At a press meeting in Tokyo yesterday, president of Square-Enix Yoichi Wada and vice-president of Namco-Bandai Shin Unozawa talked about the next generation of gaming and the importance of online features. They stressed this was not limited to MMO's but all future titles. A lot of the talk seemed to beat around the bush for lower development costs, citing ad placements in games (ramping it up for the online world ... ads are in a ton of games already, so possibly a randomized billboard or something? You know?) and software updates rather than gratuitous amounts of bug testing. Which is a patch, more or less.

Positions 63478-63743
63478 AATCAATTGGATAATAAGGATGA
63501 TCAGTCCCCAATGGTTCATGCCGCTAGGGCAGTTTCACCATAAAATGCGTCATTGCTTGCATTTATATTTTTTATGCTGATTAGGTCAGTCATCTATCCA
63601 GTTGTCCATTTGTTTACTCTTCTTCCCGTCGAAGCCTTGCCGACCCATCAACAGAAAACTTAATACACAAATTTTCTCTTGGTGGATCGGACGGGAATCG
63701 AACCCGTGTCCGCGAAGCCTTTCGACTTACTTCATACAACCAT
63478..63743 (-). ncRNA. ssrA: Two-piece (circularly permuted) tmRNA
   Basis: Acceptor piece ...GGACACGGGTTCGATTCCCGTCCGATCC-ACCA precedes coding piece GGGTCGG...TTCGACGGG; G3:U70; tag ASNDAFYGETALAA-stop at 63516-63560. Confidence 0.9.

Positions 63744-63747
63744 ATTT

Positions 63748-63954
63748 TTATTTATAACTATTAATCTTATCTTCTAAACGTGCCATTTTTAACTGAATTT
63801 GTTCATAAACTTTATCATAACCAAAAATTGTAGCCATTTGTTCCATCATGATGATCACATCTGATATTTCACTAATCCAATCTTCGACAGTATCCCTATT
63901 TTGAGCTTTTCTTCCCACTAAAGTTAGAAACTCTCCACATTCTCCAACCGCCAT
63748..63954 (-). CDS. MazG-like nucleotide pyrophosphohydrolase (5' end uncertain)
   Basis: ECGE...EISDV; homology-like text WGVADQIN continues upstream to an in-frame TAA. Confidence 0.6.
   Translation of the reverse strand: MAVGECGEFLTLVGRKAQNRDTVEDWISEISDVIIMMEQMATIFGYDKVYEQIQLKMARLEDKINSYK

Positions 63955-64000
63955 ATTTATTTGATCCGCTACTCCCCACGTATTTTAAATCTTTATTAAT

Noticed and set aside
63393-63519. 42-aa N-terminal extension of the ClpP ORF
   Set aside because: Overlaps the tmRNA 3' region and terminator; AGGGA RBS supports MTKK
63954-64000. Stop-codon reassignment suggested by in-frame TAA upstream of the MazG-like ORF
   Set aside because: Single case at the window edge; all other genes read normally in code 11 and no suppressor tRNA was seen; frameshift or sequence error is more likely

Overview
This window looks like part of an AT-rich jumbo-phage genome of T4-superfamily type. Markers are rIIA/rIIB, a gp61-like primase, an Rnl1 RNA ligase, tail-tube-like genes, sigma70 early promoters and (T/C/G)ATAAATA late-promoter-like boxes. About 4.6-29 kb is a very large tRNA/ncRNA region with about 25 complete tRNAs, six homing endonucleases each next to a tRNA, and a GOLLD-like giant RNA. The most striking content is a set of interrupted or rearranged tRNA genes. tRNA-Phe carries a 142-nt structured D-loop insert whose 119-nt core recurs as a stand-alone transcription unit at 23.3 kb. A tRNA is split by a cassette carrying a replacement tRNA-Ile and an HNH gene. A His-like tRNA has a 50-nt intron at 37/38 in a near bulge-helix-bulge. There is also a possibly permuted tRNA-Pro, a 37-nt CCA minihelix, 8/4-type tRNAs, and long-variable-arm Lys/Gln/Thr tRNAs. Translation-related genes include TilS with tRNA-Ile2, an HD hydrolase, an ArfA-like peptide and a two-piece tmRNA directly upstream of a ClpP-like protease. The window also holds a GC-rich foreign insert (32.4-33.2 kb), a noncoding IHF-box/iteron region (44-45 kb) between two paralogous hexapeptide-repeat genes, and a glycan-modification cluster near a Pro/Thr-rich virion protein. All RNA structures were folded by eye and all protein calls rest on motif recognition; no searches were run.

So, is releasing software updates better than actually going through bug testing? Sure, it costs less, but those who've played games like Oblivion know that these updates can come too late -- eternally trapped as a vampire since the quest to cure was bugged, unable to enter this guild or that, effectively losing many hours of work on the game. But would such a thing have been caught by bug-testers anyway? If nothing else, the release of next-gen games would be pushed back a lot farther without patches as an option.

Hopefully the PS3 will smartly incorporate software testing but not allow unfinished or unpolished games to reach the market (although it does happen...). Oh, about the Playstation 3, Unozawa tossed in: "The Playstation 3 will definately sell." That's nice of him to say! That's "definately" reassuring.

This article was originally published on Joystiq.